32 Sx: Click – ◦ Early is within 10 mm of opening, ◦ Intermediate between 10 and 20 mm, ◦ Late after 30 mm of opening. ◦ C/o a locking sensation Signs: ◦ mandible deviates away from the dysfunctional side during mouth opening ◦ S-curve: jaw goes to both sides correcting and over-correcting. 32

33 Inflammatory Conditions Synovitis and Capsulitis ◦ Retrodiscitis Arthritic Conditions ◦ Osteoarthritis ◦ Rheumatoid Arthritis ◦ Other Arthritic Conditions 33

34 Capsulitis ◦ SX: continuous deep constant pain  Originates in joint area  Pain with mouth opening ◦ Signs: palpable pain with compression to the lateral pole of condyle  Limitation of mouth opening  Myospasms secondary to pain  Tissue stretch end feel or empty end feel  Decreased protrusion, may deviate to side of dysfunction  Increase pain with passive stretch 34

35 Retrodiscitis Anterior displacement of disk, condyle presses on posterior tissue causing an inflammatory reaction Hx: trauma, chronic bruxing SX: constant, dull, aching pain, aggravated by joint movement -closure puts it back into place. Signs: empty end feel, acute malocclusion, decrease protrusion, pain with compression 35

36 Non-Articular Conditions Muscle Spasms ◦ Masseter ◦ Temporalis ◦ Lateral Pterygoid ◦ Medial Pterygoid Myositis Myofascial Pain Syndrome Muscle Contracture 36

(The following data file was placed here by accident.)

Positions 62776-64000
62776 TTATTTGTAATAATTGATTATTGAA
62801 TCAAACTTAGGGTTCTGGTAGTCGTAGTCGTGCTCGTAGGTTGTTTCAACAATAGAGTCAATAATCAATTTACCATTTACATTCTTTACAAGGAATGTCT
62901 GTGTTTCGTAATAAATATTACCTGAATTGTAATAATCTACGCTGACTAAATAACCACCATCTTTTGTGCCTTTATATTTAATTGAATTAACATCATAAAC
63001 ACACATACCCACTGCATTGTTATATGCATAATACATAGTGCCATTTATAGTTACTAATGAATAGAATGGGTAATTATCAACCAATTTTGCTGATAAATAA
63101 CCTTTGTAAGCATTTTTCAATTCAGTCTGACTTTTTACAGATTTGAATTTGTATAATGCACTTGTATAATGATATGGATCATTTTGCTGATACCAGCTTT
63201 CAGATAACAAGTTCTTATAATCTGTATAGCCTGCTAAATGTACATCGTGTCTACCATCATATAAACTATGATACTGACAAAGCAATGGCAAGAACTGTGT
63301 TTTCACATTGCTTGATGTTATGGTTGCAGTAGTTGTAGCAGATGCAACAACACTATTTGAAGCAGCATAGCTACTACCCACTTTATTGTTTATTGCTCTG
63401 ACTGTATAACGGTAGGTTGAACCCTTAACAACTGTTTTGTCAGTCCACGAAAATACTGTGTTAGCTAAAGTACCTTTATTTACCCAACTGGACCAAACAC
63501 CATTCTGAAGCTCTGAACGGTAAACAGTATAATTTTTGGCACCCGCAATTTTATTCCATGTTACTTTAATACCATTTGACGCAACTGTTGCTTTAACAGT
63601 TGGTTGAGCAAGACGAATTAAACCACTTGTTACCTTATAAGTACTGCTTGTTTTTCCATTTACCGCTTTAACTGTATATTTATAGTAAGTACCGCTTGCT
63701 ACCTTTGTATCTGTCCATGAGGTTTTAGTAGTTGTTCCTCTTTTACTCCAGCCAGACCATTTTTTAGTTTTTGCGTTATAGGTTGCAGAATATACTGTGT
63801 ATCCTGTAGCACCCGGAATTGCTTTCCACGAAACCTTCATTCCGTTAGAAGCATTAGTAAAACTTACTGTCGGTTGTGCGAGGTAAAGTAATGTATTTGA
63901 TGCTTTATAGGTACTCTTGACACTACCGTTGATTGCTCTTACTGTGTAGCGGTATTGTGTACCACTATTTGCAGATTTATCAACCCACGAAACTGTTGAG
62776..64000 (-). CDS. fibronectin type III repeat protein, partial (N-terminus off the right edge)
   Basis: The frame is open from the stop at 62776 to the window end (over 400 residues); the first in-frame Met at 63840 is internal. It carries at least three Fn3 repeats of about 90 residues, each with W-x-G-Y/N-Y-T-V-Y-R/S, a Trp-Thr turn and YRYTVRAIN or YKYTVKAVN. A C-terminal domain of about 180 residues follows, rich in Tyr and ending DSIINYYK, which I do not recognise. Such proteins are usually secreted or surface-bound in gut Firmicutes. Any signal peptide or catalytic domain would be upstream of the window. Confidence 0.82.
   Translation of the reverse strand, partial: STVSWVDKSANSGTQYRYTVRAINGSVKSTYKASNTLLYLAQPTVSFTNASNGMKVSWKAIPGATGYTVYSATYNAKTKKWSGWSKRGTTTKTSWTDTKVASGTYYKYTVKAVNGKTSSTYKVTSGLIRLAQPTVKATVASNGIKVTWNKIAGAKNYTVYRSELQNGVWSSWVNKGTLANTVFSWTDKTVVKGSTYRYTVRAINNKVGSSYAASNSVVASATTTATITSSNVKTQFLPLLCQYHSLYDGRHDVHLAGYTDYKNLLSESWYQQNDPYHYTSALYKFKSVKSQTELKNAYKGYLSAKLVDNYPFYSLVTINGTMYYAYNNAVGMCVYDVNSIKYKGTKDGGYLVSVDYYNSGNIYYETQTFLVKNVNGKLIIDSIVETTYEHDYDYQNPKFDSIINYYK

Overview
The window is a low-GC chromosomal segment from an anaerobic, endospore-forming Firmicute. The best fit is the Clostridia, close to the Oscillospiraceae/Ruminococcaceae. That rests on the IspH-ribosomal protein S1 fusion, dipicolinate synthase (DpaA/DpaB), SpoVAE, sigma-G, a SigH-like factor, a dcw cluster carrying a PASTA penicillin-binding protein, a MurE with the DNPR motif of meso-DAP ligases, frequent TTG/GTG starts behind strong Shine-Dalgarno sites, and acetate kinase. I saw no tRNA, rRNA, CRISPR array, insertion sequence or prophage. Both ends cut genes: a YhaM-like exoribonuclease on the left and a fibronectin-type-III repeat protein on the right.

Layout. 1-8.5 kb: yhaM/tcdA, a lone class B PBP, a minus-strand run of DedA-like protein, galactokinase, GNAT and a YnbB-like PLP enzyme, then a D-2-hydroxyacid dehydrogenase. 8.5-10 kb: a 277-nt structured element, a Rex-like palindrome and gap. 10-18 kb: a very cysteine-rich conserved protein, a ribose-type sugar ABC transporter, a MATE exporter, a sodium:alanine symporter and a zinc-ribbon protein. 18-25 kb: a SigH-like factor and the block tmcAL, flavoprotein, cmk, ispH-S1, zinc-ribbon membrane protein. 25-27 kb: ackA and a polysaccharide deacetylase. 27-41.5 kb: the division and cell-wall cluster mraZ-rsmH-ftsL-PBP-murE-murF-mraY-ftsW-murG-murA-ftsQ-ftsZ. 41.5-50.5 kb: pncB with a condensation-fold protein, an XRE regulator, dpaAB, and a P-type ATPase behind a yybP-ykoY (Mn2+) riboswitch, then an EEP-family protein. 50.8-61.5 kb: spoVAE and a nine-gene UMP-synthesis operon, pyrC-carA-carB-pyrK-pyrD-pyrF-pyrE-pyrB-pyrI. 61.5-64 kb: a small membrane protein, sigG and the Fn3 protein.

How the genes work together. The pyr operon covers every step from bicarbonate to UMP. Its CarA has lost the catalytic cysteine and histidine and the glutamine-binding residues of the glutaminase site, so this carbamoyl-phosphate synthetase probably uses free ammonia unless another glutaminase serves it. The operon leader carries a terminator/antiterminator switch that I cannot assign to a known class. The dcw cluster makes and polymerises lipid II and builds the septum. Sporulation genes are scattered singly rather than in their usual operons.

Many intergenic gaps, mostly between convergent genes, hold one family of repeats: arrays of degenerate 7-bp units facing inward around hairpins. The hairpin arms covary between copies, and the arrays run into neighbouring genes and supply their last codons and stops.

37 Practice Pattern 4E: Muscle Spasms ◦ Causes: trauma, occlusal imbalance, changes in vertical dimensions between teeth, immobilization, prolonged dental procedures, chronic teeth clenching, disease 37

38 Three Categories of Muscle Spasms 1. Protective Co-contraction: muscle guarding ◦ Causes: Chronic inflammatory process, emotional stress, habit, muscle tendon injury Sx: pain with active jaw movement Signs: pain with resisted movements, pain at end range with passive movements, empty end feel or muscle spasm end feel 38

39 2. Local Muscle Spasm Protective muscle co-contraction, ◦ Leads to prolonged isometric contraction of muscle. ◦ Leads to decrease in blood flow, ◦ Inflammatory response, increase pain, increase muscle guarding, more pain History: blow to face, dislocation of jaw SX: periarticular, pain with chewing Signs: pain with AROM mouth opening, PROM, Resisted muscle testing, dec. in mouth opening pain with overpressure during mouth opening 39

40 3. Specific Muscles, Trigger Points 1. Temporalis a. HX: headaches in temporal region b. SX: headaches, visual disturbances, pressure behind eye, increase eye fatigue, difficulty with night vision 40